The £10 billion stock market flotation of mobile operator O2 has been put on hold until after Brexit as parent firm Telefonica holds fire in the wake of market uncertainty and a recent spate of IPO flops.
An initial public offering had been expected in 2018 following 4G and 5G spectrum auctions in April, but people with knowledge of the matter told the Press Association that those plans are firmly on ice.
Worries over Brexit and the recent IPO failures of Funding Circle and Aston Martin, which sank on their stock market debuts earlier this month, are thought to have convinced bosses at Telefonica to sit tight.
Telefonica chief executive Jose Maria Alvarez-Pallete said earlier this year that financial markets were not yet ready for an O2 float, an opinion reinforced by subsequent events.
Its delay will cause further consternation as volatility, uncertainty and a perceived lack of investor appetite weigh on the listings pipeline.
Accountancy giant EY has previously said that Brexit uncertainty is casting a “shadow” over the London IPO market.
O2’s float is one of the most hotly anticipated, with analysts valuing the UK’s second largest mobile firm at up to £10 billion.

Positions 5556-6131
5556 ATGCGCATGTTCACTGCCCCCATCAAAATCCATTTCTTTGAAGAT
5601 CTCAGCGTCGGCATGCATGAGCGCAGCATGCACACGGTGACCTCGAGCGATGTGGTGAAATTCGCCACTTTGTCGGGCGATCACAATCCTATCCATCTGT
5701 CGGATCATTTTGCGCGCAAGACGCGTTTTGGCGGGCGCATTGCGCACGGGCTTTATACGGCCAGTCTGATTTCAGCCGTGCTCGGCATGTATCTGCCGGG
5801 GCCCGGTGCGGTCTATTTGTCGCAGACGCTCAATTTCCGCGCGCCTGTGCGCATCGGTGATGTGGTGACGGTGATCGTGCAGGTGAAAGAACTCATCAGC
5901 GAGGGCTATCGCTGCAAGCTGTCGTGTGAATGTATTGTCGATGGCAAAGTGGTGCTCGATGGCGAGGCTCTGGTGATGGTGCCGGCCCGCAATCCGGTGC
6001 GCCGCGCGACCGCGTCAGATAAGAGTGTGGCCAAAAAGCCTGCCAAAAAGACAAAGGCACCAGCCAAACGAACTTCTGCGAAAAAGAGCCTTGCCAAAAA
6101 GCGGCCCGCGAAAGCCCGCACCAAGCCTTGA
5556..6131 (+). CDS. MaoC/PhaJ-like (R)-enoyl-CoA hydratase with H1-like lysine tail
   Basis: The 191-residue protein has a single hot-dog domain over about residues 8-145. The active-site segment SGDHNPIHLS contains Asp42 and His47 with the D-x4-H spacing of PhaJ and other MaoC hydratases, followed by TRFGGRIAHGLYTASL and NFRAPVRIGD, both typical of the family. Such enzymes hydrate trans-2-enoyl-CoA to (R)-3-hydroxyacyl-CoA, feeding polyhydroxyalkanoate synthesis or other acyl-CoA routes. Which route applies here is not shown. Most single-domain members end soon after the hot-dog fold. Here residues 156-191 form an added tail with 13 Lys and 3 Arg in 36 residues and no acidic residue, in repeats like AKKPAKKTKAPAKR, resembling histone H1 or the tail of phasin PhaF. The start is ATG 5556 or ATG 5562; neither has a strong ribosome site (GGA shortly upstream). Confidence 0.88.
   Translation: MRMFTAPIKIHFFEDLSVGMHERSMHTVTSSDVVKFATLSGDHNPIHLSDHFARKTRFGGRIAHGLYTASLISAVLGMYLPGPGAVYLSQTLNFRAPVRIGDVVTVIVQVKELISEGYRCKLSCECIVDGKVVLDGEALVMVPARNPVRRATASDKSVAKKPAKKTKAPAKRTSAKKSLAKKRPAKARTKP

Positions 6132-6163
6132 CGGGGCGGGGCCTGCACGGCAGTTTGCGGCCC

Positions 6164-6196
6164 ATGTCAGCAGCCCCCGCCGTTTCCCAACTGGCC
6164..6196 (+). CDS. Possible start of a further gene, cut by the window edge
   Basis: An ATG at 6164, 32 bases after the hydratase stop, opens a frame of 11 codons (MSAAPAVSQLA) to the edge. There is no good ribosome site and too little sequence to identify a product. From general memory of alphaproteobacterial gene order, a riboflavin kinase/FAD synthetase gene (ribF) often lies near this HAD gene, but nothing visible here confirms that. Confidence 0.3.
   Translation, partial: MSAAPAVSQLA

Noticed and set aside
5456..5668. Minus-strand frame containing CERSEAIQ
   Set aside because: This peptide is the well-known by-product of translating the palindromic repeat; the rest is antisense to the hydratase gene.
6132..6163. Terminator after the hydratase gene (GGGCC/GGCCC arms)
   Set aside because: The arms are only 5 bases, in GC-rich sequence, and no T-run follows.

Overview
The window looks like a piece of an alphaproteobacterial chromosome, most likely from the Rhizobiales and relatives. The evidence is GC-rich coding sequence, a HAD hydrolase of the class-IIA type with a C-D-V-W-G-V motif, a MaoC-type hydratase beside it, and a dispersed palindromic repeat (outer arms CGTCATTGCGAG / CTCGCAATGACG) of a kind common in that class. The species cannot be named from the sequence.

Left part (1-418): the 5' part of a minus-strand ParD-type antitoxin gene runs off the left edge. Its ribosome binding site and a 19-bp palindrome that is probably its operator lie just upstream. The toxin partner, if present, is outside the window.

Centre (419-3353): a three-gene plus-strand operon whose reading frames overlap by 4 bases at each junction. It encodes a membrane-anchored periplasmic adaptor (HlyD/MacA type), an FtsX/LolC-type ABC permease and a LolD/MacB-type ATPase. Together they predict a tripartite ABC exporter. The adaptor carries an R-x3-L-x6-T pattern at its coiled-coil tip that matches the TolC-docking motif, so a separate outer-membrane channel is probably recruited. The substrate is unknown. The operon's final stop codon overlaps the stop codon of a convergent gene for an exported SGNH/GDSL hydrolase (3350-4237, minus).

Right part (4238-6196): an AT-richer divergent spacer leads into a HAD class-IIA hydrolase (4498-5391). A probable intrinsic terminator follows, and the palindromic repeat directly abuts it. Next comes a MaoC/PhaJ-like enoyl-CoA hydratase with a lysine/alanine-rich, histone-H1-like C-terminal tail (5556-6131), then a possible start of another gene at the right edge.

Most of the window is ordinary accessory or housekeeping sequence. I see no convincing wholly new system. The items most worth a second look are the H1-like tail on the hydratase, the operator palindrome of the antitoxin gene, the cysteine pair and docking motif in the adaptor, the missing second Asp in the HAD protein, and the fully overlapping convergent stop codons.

The firm booked operating profit of 879 million euros (£776 million) in the first half of the year.
Telefonica first revealed that it would explore a London-listing of O2 in 2016 after seeing a tie-up with rival operator Three collapse over competition concerns.
It had been awaiting the outcome of a radio spectrum sale, which eventually took place in April and saw the biggest chunk go to o2 in auction that raised more than £1 billion for the Government.
While the operator made no firm commitment to float this year, Telefonica has been eyeing a cash-raising on O2 as a means of driving down its circa 40 billion euro (£35 billion) debt pile.
However, the need to float the British mobile network to generate funds is now less pressing, with the Spanish group seeing its cash flow strengthen.
Telefonica declined to comment.